NMEA OneNet is a transmission method based on Ethernet. With NMEA OneNet, as the name suggests, an attempt is made to bundle a wide variety of transmission methods such as NMEA0183 and NMEA2000 in one protocol and thus maintain compatibility with old transmission methods. In addition, new protocols are added with which large amounts of data such as image and map transmission are also possible.

Ethernet is a very flexible network protocol that is suitable for many applications and is established in computer technology worldwide. It offers high transmission speed and is very reliable. Ethernet is also easy to install and manage, making it a good choice for many applications including NMEA OneNet. Usual inexpensive and proven network components can be used for networking in boats. For use, these components are additionally protected against water with suitable housings, cables and connectors. Achievable data rates are in the range of 10 MBit…1 GBit. The use of fiber optic technology can significantly improve the immunity to interference in complex systems. Wireless transmission technology such as WiFi is also possible and opens up new areas of application. By using Ethernet, NMEA OneNet can ensure fast and reliable transmission of large amounts of data, which is crucial for future ship and boat applications. The use of Ethernet also allows NMEA OneNet to connect a large number of devices, increasing the functionality and connectivity of the network. With common transmission protocols such as TCP/IP or UDP, proven and reliable methods are used and simplify the data processing, evaluation and presentation of information.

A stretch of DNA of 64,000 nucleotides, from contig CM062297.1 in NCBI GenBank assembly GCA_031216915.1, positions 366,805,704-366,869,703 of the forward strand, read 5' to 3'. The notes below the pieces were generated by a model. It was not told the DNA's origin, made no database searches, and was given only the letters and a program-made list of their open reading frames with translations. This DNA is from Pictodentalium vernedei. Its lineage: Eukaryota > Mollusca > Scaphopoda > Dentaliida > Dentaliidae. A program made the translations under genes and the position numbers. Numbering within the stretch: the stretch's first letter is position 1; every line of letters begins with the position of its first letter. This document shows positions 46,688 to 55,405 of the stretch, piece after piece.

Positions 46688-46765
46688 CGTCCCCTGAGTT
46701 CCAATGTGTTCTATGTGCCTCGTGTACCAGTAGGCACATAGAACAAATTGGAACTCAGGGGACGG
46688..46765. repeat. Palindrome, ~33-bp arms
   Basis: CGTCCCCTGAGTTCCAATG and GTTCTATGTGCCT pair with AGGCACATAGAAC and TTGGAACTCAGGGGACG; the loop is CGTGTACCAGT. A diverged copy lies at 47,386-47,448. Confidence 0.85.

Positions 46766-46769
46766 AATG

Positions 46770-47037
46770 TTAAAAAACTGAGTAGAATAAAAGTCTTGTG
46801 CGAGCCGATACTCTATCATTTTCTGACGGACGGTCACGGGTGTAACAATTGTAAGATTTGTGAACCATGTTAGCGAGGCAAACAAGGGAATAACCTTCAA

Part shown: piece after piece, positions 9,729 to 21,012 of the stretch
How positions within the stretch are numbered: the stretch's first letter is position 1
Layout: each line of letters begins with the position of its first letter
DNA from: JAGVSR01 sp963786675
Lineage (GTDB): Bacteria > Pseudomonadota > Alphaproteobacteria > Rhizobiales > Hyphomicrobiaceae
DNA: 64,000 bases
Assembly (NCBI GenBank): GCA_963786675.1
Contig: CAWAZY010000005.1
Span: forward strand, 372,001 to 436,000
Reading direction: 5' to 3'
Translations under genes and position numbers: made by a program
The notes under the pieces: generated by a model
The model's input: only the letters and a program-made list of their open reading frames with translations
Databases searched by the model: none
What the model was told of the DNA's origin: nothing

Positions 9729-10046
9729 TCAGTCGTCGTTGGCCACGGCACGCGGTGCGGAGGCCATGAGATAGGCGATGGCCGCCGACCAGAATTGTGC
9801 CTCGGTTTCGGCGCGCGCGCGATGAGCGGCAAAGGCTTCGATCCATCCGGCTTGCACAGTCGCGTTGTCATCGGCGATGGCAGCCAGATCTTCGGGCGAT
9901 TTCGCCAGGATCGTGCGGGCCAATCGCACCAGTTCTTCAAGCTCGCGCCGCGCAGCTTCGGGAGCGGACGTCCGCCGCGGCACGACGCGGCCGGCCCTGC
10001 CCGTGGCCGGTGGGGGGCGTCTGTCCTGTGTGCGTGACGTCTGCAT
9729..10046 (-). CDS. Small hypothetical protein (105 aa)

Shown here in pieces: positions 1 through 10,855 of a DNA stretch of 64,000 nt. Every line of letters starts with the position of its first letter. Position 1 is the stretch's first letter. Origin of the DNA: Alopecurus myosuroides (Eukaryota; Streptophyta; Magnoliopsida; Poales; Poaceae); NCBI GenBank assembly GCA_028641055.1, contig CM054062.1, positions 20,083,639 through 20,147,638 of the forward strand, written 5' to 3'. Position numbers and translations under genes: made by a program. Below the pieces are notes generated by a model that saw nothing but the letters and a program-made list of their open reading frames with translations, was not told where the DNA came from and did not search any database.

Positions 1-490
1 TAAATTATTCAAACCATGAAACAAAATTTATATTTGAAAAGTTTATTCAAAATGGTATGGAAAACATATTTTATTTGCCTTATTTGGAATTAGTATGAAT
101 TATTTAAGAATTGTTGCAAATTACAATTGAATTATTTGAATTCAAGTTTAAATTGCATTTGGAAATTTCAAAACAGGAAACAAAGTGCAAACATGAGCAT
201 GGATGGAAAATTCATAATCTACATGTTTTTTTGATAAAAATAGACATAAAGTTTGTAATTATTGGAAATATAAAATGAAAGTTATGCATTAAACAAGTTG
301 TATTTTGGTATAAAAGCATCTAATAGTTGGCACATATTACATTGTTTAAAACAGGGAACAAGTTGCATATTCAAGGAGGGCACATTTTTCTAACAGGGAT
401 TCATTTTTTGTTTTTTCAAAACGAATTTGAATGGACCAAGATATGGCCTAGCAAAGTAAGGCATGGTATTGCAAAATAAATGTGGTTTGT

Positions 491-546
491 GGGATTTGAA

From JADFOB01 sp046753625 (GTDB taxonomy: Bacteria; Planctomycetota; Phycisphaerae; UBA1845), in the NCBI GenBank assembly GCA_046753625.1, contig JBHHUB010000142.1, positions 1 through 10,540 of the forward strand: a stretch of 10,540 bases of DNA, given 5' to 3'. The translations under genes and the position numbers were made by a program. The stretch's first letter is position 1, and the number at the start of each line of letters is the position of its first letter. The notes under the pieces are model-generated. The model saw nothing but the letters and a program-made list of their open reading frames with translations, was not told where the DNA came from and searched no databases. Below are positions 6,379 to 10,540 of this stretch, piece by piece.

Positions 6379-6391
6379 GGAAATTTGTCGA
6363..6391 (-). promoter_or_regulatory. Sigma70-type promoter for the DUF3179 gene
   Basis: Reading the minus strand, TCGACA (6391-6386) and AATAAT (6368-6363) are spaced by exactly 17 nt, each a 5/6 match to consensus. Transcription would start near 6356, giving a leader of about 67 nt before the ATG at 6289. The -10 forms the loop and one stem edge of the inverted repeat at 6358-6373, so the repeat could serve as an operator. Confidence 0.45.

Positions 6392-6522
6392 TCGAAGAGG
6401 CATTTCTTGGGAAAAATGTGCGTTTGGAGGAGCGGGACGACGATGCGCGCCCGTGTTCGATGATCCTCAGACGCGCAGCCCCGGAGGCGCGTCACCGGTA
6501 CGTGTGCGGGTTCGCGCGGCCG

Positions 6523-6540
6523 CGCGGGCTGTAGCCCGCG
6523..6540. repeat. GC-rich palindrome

NMEA One Net is currently still in the specification phase and has not yet arrived in widespread use or in consumer products.


There are currently no open source implementations for NMEA OneNet. Rather, there is a separate implementation as a counter-proposal to established bus systems and networks in the form of SignalK.